I remember a day with few clouds, a brilliant sun.
I used to live in an apartment that overlooked the Hudson river. I was holding a cup of coffee looking out the window. Just then, a passenger jet flew by. I said to myself, “That plane is low.” But I didn’t register the significance of that right away.
Back then, I was riding my rickety Miyata bicycle to work in Brooklyn federal court. I thought nothing of that low plane, until I turned to 14th Street and saw the towers on fire. For some reason, I thought it was something like an accident. Americans didn’t believe anyone would attack us, even after 1993. But both towers? Impossible.
I pedaled down toward Chambers and West streets. I remember the river of people, cast in ashes, walking up the bike path next to the West Side Highway, ashen, dust-choked, terrified.
I remember a police officer firing his weapon in the air to move a recalcitrant motorist. “Move your fucking car!” he screamed. At that moment, the first tower gave a vast, sickly rumble and fell. A police officer yelled, “Go, go, go,” and everyone ran, me included.
I circled back to Chambers and West, and then the second tower fell, and this time I slipped past the police cordon and made my way toward the damage.
I remember a colleague dressed in purple and white emerging from the smoke and waving. Behind him, debris from the towers had ripped the face off 7 World Trade Center.
I remember encountering a firefighter confused and injured and alone, dazed and covered in dust, talking to himself.
I remember other firefighters stretching a hose from the river toward the fires.
I remember a grief-stricken firefighter wielding an iron bar like a club against a circle of foreign photographers. “Get the fuck out of here,” he screamed.
I remember Pete Hayden, one of the few senior Fire Department officials to survive the collapses, climbing on a rig and addressing several dozen firefighters. “OK, let’s see who we have left,” he said. I remember a firefighter reciting a list of the companies that were gone.
I remember a pile of roasted cash lying on Liberty Street that nobody would touch.
I remember three paramedics sitting on the sidewalk in exhaustion. No, they didn’t feel like talking.
I remember a firefighter talking on the last working pay phone behind the World Financial Center, trying to tell his son what had happened.
I remember seven bodies brought initially from the wreckage. They had been covered in blood-soaked sheets. Adults so crushed they had become child-sized, they were left on the sidewalk under a pedestrian bridge at the World Financial Center, while a temporary morgue was set up a few blocks away.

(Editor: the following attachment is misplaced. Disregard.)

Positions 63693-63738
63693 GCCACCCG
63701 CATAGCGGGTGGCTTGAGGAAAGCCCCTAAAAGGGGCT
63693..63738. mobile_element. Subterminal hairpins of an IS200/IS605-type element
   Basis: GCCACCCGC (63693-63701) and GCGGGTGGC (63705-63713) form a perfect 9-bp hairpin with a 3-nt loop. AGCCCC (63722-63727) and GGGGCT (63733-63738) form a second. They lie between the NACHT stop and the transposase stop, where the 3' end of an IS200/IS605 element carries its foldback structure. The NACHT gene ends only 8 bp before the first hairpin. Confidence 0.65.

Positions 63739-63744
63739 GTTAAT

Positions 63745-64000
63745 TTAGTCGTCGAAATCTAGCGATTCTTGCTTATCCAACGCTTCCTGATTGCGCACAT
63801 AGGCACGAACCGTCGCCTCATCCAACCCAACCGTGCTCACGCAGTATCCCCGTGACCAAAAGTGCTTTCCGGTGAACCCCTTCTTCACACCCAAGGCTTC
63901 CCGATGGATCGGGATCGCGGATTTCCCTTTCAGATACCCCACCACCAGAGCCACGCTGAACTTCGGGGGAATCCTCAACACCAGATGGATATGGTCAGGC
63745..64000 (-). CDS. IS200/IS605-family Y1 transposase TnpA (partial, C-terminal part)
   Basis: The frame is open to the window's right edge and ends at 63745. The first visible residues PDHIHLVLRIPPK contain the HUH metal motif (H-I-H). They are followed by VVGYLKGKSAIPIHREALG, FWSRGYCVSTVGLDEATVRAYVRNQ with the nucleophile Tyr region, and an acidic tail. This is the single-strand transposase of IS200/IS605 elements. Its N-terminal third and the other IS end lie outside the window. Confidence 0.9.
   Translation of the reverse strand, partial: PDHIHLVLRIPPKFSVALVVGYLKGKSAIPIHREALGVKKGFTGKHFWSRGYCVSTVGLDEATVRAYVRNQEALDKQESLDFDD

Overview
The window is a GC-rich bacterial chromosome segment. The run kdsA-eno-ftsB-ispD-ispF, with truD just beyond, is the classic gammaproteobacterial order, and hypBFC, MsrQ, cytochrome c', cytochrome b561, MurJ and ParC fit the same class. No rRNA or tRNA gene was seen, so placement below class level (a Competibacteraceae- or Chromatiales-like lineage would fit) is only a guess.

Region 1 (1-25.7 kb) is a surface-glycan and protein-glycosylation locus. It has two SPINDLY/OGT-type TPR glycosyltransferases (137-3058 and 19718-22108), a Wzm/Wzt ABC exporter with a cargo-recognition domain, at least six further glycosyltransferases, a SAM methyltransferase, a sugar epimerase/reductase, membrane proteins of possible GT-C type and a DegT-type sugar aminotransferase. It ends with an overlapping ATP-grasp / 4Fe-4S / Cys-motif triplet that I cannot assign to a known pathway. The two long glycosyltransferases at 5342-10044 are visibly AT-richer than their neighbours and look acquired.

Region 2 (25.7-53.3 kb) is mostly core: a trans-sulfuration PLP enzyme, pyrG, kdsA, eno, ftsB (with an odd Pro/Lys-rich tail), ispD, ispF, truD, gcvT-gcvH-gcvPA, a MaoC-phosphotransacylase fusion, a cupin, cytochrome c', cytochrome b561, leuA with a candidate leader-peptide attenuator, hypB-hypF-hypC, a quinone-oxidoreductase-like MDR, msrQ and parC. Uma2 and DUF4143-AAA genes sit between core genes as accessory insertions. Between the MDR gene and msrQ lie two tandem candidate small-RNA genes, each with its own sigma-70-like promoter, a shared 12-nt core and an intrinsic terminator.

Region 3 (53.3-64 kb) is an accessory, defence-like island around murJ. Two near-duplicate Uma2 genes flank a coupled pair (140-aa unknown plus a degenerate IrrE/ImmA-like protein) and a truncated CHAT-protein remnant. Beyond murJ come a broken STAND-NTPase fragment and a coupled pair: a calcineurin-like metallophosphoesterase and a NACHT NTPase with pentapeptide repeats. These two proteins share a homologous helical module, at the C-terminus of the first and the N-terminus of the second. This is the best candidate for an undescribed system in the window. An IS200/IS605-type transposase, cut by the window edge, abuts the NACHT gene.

I remember sharing a set of headphones with someone and listening to President Bush’s speech that night, words that began the hunt for Osama bin Laden.
I remember leaving to go home sometime after 2 a.m., as a column of grim-faced firefighters arrived to relieve their brethren.
I remember asking a fellow reporter how I looked, and he just laughed and said, “Forget about it.”
I remember reaching my apartment and embracing my wife. She was so happy I was alive. It was only then, when I saw the videos of the planes striking the tower, that I felt that sense of shock all over again. It took at least an hour in the shower to scrub the chalky white dust off my body.
I remember that I got up the next morning and went back to work, but I couldn’t get back into the site. Mayor Giuliani dubbed it a crime scene and sealed it. Meanwhile, he and his aides gave guided tours to dignitaries and celebrities.
A fellow reporter told me how he waited at St. Vincent’s Hospital for an expected flood of wounded, but few people came—save the terrified relatives and friends of the dead and missing.
More than 2,750 people were killed, including 343 firefighters, 37 Port Authority police officers, and 23 NYPD cops, including John Perry, a man that I knew. The fires burned for three months.
The toxic nature of the site—the dust and gases—contributed to illnesses and deaths among thousands of police officers, firefighters, and construction workers. But the government resisted the warning bells for years, until the damage was done.
I remember the outpouring of support and the flood of volunteers who arrived in Manhattan. I remember spending the next evening at the Police Academy and watching Giuliani embrace a woman who was looking for her paramedic husband. She handed him a photograph, and he said a few quiet words to her.
I remember sitting with construction workers in a makeshift cafeteria and listening to them talk about their back-breaking work on the pile. I remember interviewing shop owners who said their stores had been looted in the days and weeks that followed the collapses.
I remember interviewing a fire safety worker at the trade center, who had saved himself from death by crawling under
I remember traveling to Circleville, New York, to interview a man who had worked at the towers, but who refused to set foot back inside Manhattan. He had moved his family to Circleville because it was outside the blast radius of a nuclear explosion.
I remember interviewing relatives of the dead, and helping to perpetuate their very public grieving process. In hindsight, I wish we reporters had left them alone. Instead, year after year, we go back to them and ask them once again, “How did it feel?” I was actually glad when, almost two years later, my newspaper took me off the 9/11 beat.
Today, the site is a construction zone, and unfortunately, a kind of ghoulish tourist attraction.
Ten years later, Osama bin Laden is finally dead, and I have to admit feeling satisfied, and astonished that all these memories came back so clearly as if no time had passed at all.